If you’re an NDIS participant, chances are you’ve heard of self-management before. While self-management provides more flexibility (our main mission at tappON), self-managing your NDIS funding also comes with its own unique set of responsibilities.
The benefits of self-managing your NDIS plan
Self-managing your NDIS funding will provide you with:
- Choice in what supports you purchase, who provides these supports and how they’re delivered
- Flexibility to use any provider
- The ability to employ or contract staff directly, or have someone employ staff on your behalf
- The ability to negotiate costs directly with support providers
- Control over your budget throughout the duration of your plan
The responsibilities of NDIS self-management
- You must purchase supports and services that link to your NDIS goals
- Making clear agreements with your providers about the services provided and how you’re going to pay for them
- Ensuring that the costs can be met within your budget
- Claiming and paying for your supports on time
- Keeping your invoices and receipts
- Showing how you’re using your funding to reach your goals at your plan review
- Advising the NDIA of any change in circumstances that may affect your self-management
- Participating in any payment auditing on request.
You’re also able to use your NDIS funding to pay for support to help meet these responsibilities, for example you could hire a support professional to assist with bookkeeping and budget management.
Great, so how do I start?
Once you have an approved NDIS plan, you’ll be able to see your plan and support budget online using the NDIS Myplace portal.
The plan will show your goals and the funding that you have available to help meet them, based on what is considered ‘reasonable and necessary’ for your needs.
What types of support are funded in my NDIS plan?
There are three different types of support that can be funded in your NDIS plan. You can self manage all or just one or two of these categories depending on your needs:
These help you with everyday activities, your disability related needs and to work towards your goals. You can use the funding that you have in your core budget for any of these types of support.
If you run low on funds in one category, you can use some from another category provided your needs are still met within the overall core budget. The types of support available to you within your core budget are:
- Assistance with daily living, for example household cleaning
- Consumables, for example continence products
- Assistance with social and community participation, for example a support worker to assist you with social and community activities
- Transport, this is to assist you travel to work and other places that will help you achieve your goals
- Support Coordination – a fixed amount for a support coordinator to help you use your plan
- Improved living arrangements, support helping you to find and maintain appropriate housing
- Increased social and community participation – skill development to increase your capacity to participate in community, social and recreational activities
- Finding and keeping a job – Employment related support such as training and assessments that can help you find and keep a job
- Improved relationships – to help you interact with others
- Improved health and wellbeing – diet and exercise advice to help you manage your disability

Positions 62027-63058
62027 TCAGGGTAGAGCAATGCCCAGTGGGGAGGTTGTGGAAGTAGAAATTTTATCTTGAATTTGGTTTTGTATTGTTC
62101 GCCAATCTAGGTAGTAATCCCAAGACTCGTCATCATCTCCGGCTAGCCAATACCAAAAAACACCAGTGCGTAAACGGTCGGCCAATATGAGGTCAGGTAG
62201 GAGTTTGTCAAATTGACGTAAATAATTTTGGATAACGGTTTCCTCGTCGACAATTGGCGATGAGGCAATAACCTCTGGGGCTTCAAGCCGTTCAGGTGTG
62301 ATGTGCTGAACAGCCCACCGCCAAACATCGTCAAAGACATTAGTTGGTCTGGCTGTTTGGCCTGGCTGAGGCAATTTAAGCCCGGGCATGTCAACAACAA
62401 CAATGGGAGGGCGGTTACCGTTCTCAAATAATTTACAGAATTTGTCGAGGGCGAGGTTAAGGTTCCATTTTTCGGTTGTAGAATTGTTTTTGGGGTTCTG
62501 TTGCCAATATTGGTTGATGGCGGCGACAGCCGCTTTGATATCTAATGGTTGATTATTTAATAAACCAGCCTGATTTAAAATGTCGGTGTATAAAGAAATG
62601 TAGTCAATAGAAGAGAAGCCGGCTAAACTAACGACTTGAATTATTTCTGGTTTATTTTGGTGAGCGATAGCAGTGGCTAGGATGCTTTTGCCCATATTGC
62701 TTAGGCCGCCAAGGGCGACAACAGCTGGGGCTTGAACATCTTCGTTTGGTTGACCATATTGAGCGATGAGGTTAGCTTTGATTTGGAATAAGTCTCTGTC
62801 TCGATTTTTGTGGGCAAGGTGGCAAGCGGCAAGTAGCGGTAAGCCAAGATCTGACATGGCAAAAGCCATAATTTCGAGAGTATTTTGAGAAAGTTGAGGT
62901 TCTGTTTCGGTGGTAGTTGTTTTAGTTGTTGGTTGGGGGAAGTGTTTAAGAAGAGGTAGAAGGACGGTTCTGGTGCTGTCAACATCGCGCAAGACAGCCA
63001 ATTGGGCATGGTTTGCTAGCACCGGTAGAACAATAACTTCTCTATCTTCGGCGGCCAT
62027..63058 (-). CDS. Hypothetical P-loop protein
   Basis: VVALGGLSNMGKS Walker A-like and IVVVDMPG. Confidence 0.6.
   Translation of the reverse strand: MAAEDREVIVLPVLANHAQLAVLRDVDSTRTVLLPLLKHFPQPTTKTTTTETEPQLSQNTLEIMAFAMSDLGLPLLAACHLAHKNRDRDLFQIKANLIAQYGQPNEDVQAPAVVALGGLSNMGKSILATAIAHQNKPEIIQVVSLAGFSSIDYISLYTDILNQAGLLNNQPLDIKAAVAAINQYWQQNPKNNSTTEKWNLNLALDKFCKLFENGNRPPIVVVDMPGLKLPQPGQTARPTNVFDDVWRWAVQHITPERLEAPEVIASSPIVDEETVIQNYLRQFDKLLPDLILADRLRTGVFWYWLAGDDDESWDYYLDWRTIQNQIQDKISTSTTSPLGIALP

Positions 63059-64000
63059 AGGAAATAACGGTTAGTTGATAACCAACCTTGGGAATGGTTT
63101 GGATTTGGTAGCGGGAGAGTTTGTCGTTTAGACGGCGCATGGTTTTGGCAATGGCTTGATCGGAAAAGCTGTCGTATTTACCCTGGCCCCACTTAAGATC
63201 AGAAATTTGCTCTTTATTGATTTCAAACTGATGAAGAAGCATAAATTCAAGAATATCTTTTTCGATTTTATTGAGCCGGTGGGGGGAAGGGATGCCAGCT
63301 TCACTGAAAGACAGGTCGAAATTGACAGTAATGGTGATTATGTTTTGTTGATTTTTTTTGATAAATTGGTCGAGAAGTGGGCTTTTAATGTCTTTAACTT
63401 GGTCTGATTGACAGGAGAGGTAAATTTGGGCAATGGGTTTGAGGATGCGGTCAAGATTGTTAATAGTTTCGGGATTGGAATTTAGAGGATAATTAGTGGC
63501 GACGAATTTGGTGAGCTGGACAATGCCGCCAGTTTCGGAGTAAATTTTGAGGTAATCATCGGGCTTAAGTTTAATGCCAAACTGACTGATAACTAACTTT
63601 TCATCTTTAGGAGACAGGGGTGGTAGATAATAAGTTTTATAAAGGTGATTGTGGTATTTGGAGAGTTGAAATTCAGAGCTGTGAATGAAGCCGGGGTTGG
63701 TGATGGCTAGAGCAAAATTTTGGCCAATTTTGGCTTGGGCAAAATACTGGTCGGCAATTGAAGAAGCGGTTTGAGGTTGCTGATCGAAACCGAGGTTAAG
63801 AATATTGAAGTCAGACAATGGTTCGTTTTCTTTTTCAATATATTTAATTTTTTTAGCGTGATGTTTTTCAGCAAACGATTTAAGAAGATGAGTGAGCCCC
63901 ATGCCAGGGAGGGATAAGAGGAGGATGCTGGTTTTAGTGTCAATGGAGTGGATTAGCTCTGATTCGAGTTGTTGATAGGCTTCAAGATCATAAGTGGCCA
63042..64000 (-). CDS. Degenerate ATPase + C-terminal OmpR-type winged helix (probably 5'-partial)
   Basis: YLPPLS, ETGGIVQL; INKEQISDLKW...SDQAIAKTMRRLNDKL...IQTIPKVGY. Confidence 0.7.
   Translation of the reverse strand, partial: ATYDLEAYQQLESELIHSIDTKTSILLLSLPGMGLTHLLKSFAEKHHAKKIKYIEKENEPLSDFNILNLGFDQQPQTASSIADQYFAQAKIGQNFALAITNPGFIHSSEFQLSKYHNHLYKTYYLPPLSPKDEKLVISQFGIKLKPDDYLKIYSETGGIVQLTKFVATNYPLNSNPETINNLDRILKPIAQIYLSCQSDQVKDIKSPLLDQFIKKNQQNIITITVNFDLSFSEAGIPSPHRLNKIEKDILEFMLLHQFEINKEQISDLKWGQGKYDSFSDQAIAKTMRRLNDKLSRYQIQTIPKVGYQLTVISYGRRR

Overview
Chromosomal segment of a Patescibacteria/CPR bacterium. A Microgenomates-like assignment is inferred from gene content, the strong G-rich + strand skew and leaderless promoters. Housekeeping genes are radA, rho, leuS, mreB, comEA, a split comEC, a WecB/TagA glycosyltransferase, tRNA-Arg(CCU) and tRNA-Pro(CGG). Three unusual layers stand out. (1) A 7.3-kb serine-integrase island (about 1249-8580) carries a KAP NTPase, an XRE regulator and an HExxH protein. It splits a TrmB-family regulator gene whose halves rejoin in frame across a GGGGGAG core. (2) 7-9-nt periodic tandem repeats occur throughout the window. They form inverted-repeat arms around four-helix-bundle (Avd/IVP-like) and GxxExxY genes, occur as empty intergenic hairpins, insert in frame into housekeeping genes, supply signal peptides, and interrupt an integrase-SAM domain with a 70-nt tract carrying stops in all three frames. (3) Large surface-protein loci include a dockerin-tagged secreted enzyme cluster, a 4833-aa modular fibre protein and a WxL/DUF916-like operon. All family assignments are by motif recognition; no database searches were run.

- Improved learning – advice and help for you to proceed to TAFE and University from school
- Improved life choices – plan management to help you manage your plan, funding and services
- Improved daily living – Assessment, training and therapy to help increase your skills, independence and community participation. Can be delivered in groups or individually
- Assistive Technology – items for mobility, personal care, communication and recreation such as wheelchairs or vehicle modifications
- Home modifications – for example installation of a handrail in a bathroom, or specialist accommodation where required because of their disability.
If your supports are listed as stated supports, this means that funding has been allocated exclusively for that specific support and can’t be used for anything else.
Registered provider supports
Some support must be provided by a provider that is registered with the NDIS. This includes:
- Specialist accommodation
- Behaviour support that provides assessment or develops a plan
- Any support where the provider may need to use a restricted practice
How do I pay for my NDIS support?
There are a couple of ways to pay for your support with your NDIS funding.
- Make a payment request then pay your provider
- After receiving an invoice from your provider, make a payment request. Money from your NDIS budget will be paid into your nominated bank account within 48 hours. You can then pay your provider.
- Pay your provider and then make a payment request
- Once you’ve received your support, you pay for your provider with your own money and then get a receipt (hold onto this). Make a payment request to have the money reimbursed from your NDIS plan budget within 48 hours.
Making an NDIS payment request
Using the myplace portal, select the payment request option. You’ll then be able to enter the start and end dates for the support, the payment amount and the support category. It must match the invoice / receipt from your support provider.
We’ve asked our members for their tips for self management best practices. If you have some to add please email us at email@example.com.
- Create a seperate bank account
- Using a separate bank account for NDIS purposes will help you see what money is coming in and what’s going out. Your funding will only be paid into an account managed by the individual responsible for self-managing the supports.
- Set a regular date / time to make your claims on the NDIS myplace portal to keep on top of them.
- Keep a list of what works, and what doesn’t – this will be useful at your next plan review.